Last week the House Judiciary Committee discussed the “Stop Online Piracy Act” (SOPA). After an abrupt end of the markup session on Friday, a new hearing date was set for this week. Meanwhile, opposition to the controversial bill is increasing and yesterday the General Manager of the largest online community Reddit said that the bill would “almost certainly mean the end” of the popular site.
This coming Wednesday the House Judiciary Committee will continue discussing SOPA to decide whether the bill should move forward to the full House. Until then, lobbying groups for and against the bill continue with their efforts to influence the votes of committee members.
Increasingly, many tech companies and websites are supporting the opposition’s camp. One of the websites that has backed anti-SOPA efforts from the start is the social news community Reddit, and yesterday the site’s General Manager Erik Martin said he fears Reddit may cease to exist if the bill passes.
“If SOPA passes in anything like its current form, it would almost certainly mean the end of Reddit. It may not happen overnight, but we have a very small staff (~11, mostly engineers), and even dealing with DMCA stuff is a big burden for us,” Martin writes in a comment under his username “hueypriest.”
“SOPA would make running Reddit near impossible. And we have access to great lawyers through our parent company. I can’t imagine how smaller sites without those kind of resources could even attempt a go at it if SOPA passes.”
One of the problems for Reddit is that the site deals with millions of users and thousands of sub-communities, many of which link to copyrighted material. This content can range from photographers’ copyrighted images, copyrighted clips on YouTube, through to copyrighted movies hosted on a third-party site.
Right now Reddit is protected by the DMCA’s safe harbor provision which only requires Reddit to take down content if copyright holders ask them to, but SOPA can change this liability when a site is deemed to “facilitate copyright infringement.”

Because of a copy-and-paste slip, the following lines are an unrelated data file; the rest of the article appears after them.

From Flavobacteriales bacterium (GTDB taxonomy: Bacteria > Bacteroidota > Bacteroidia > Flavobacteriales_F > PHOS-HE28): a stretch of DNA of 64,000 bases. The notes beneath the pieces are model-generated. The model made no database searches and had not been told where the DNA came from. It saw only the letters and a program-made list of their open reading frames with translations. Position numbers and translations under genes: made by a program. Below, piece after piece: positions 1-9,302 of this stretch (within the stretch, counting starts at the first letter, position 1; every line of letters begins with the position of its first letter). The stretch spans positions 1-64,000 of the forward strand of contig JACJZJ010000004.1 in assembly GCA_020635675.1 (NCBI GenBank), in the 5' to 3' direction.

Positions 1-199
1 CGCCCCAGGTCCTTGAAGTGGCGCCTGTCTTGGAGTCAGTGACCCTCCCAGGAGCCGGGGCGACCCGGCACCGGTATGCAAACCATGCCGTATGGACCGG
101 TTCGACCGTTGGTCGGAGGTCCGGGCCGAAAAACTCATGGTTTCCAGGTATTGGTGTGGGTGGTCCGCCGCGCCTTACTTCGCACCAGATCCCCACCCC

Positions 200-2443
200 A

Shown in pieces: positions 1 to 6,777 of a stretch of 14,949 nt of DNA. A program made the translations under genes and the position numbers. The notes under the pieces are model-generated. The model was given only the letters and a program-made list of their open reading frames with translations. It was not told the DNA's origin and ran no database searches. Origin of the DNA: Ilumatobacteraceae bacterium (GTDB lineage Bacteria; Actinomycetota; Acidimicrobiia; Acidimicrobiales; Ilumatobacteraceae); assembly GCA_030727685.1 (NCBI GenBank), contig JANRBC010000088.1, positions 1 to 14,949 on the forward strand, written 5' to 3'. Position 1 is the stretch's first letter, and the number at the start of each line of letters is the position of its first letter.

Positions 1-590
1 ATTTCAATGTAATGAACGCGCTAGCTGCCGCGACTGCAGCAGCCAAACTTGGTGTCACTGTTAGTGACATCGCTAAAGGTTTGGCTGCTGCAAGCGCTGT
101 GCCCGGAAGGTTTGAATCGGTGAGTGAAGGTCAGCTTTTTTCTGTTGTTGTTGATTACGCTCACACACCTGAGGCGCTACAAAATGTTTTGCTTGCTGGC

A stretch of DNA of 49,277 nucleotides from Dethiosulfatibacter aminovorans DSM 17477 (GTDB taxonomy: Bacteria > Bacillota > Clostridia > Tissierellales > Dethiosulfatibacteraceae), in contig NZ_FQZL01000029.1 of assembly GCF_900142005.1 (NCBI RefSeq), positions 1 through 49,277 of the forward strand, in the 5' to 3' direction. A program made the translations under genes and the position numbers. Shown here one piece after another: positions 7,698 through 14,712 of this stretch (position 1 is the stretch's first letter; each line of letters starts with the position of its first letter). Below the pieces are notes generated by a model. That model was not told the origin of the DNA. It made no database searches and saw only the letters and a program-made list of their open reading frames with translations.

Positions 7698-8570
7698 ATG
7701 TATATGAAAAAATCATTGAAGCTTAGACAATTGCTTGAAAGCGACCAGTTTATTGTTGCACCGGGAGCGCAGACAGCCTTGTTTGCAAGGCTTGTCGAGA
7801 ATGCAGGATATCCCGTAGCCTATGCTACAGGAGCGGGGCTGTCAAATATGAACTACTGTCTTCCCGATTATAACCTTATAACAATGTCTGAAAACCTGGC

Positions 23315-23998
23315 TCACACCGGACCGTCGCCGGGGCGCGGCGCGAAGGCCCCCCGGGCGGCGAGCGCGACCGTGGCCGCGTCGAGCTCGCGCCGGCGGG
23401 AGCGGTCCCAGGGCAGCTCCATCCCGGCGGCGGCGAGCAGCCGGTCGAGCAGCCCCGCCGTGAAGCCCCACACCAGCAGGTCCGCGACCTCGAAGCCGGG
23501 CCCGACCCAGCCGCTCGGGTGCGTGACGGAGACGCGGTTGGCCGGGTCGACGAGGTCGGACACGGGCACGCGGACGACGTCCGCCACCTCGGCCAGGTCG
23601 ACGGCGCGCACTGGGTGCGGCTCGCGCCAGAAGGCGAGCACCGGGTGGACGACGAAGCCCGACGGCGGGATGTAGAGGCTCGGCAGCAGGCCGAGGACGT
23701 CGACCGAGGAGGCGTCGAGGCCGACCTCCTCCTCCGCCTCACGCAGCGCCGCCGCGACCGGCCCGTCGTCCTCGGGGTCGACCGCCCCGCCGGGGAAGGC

Because the definitions and terminology in the bill are so vague, passing SOPA in its current form poses a threat to all user-generated sites online, and many other websites too.
One of the users on Reddit rightfully commented that SOPA would mainly target foreign rogue sites, which would mean that Reddit isn’t at risk. However, Reddit’s general manager disagrees with this view arguing that the bill’s implications are much broader.
“You are correct that this is the stated goal of the bill, which has been clarified under the manager’s amendment. However, the analysis from experts in press and various experts we have consulted independently is that there is way too much room for US sites like Reddit to be targeted,” Martin writes.
“It doesn’t matter what they say the bill is for, the language is far too vague and far too easy for various parties to use it beyond the stated goals. Given our experience with DMCA, it’s a safe assumption that various rights holders will use SOPA in such a way that US companies like reddit are impacted.”
Indeed, SOPA also has a direct effect on US sites as they can become liable for linking to so-called rogue websites. Unless the definitions are made more clear virtually every site on the Internet can become a target, for example by linking to The Pirate Bay in a news article.
Opponents of SOPA argue that these and other issues are not worth risking, especially when it’s still unclear what impact online piracy really has on the entertainment industries. A better way to tackle the piracy problem could be to focus on the availability of affordable on-demand services. Netflix and Spotify have shown that people are often willing to pay for entertainment if they get the chance.